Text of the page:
Reinventing Transit for the 21st Century

Canada’s first subway line, which opened in Toronto in 1954, was 7.4 kilometers long and cost $6.8 million per kilometer—$76 million per kilometer in today’s money. That seems a bargain […]
Published on March 12, 2024

Canada’s first subway line, which opened in Toronto in 1954, was 7.4 kilometers long and cost $6.8 million per kilometer—$76 million per kilometer in today’s money. That seems a bargain compared to a subway line Toronto is now constructing at a projected cost of well over $1 billion per kilometer.

Edmonton opened Canada’s first light-rail line in 1978 at a cost about $40 million per kilometer in today’s money. Today, Calgary, Hamilton, Kitchener, and Toronto are all planning or building light-rail lines that are expected to cost well over $250 million per kilometer. Similarly, Vancouver’s first SkyTrain cost about $41 million per kilometer in today’s money, but the region is now planning a line expected to cost $500 million per kilometer.

These numbers have led many people to ask why transit construction costs so much. I wonder instead: is there any rail project whose cost per kilometer is so great that transit agencies would reject it?

The answer to both questions seems to be the same. Transit agencies have discovered that politicians will fund any transit project, no matter what the cost, so agencies make no effort to restrain themselves and costs have ballooned out of control. For politicians, who are spending other people’s money, the benefit is the cost as higher-cost projects mean more money goes to contractors who will gratefully make contributions to political campaigns.

This situation is particularly aggravating to taxpayers because we have a newer technology that can do everything light rail or SkyTrains can do, and even substitute for many subways, that costs far less than rail transit. That technology, buses, can move more people to more destinations at higher speeds for far less money than any rail line.

Bus routes can also be changed overnight if transportation patterns change and don’t require years of planning and construction. Yet many transit agencies treat buses as if they are inferior to trains.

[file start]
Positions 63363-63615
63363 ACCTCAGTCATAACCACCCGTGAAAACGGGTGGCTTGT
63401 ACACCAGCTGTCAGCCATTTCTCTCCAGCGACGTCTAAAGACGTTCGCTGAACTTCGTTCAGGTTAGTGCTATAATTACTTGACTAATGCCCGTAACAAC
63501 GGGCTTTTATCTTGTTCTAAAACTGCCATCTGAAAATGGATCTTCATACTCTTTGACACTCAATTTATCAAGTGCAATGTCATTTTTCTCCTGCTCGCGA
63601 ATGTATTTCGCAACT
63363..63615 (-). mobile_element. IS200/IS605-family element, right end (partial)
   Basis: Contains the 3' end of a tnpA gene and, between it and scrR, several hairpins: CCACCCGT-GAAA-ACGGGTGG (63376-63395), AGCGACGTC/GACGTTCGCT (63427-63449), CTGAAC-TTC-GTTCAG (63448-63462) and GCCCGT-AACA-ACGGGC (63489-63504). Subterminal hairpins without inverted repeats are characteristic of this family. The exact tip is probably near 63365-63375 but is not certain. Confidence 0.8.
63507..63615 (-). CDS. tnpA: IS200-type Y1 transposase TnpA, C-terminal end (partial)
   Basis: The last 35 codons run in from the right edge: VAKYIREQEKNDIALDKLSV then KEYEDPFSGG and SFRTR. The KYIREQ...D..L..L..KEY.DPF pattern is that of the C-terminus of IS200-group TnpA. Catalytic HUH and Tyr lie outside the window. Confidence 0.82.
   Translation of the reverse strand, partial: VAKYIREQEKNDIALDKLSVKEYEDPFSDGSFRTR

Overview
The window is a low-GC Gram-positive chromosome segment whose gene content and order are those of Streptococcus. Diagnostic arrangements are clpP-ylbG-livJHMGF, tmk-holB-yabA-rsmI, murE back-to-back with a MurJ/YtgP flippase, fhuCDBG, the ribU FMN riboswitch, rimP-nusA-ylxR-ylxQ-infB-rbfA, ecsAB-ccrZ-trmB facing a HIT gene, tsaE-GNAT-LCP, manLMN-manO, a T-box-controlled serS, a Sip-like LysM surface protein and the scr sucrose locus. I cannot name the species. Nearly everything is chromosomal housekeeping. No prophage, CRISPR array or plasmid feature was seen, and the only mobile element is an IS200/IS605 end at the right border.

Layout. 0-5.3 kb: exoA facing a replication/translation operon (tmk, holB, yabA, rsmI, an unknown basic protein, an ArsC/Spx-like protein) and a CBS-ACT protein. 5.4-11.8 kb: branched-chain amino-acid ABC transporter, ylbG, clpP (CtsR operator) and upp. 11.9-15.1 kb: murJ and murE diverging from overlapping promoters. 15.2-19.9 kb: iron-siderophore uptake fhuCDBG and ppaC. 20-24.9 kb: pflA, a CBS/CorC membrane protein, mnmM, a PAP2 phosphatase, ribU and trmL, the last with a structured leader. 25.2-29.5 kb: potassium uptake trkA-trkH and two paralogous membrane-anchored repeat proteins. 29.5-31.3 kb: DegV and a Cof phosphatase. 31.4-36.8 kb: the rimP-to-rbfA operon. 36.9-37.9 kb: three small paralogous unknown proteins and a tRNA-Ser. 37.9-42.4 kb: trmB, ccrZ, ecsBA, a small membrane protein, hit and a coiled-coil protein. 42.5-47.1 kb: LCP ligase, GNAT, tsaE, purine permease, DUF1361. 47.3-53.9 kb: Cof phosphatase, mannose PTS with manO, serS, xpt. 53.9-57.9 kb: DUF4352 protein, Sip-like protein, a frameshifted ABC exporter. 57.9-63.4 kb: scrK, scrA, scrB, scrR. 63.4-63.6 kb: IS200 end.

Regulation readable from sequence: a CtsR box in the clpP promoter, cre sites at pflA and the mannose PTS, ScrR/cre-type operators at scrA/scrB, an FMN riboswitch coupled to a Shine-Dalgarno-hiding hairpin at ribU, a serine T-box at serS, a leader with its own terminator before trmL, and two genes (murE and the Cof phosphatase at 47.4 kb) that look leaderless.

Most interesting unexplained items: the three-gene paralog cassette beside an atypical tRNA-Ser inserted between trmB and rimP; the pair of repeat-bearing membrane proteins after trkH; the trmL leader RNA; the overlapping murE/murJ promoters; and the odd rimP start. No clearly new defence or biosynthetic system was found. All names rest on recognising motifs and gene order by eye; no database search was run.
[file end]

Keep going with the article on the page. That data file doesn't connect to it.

The other problem with Canada’s major transit systems is that they are monocentric, meaning focused on downtowns. That made sense 110 years ago when most urban jobs were in factories and most factories were in downtowns.

Then Henry Ford developed the moving assembly line for making his Model Ts. Such assembly lines required more land than older factories, so the factories moved out of downtowns, followed by retailers and many offices. Today, only about 10 percent of urban jobs are still located in downtowns while urban areas have numerous other economic centers.

Canada’s transit systems still focus on downtowns but poorly serve other economic centers. For example, before the pandemic 45 percent of workers in downtown Calgary took transit to work, but less than 10 percent of workers in the rest of the Calgary urban area commuted by transit. Instead of spending billions on obsolete rail lines, transit agencies need to reinvent themselves so that they serve all major economic centers as well as they now serve downtowns.

Most major economic centers are located near major freeway interchanges. Transit agencies should locate ten or so geographically distributed transit centers—which need be no more than curbside parking reserved for buses with some modest bus shelters—near freeway exchanges that are close to economic centers.

The agencies should then operate frequent, non-stop buses from every center to every other center. Local bus routes should radiate away from each center collectively reaching every neighborhood of the urban area. This will more than double average transit speeds and allow transit riders to get from any corner of an urban area to any other part of the area at speeds competitive with driving.

Such a polycentric system will serve a much higher percentage of the region’s workers and other travelers than the current monocentric system yet cost no more to operate. It will cost less to build than a single kilometer of rail line since most of the necessary infrastructure already exists. While some may worry that buses will get caught in congestion, the solution is to fix congestion for everyone, not spend billions on a slow rail system that only serves a few people in the region.

It is time for Canadian transit systems to enter the 21st century. Polycentric bus systems may be the best way to do it.

 

Randal O’Toole is a transportation policy analyst and author of Building 21st Century Transit Systems for Canadian Cities, a recent report published by the Frontier Centre for Public Policy.

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Read: Building 21st Century Transit Systems For Canadian Cities (52 pages) March 12, 2024.

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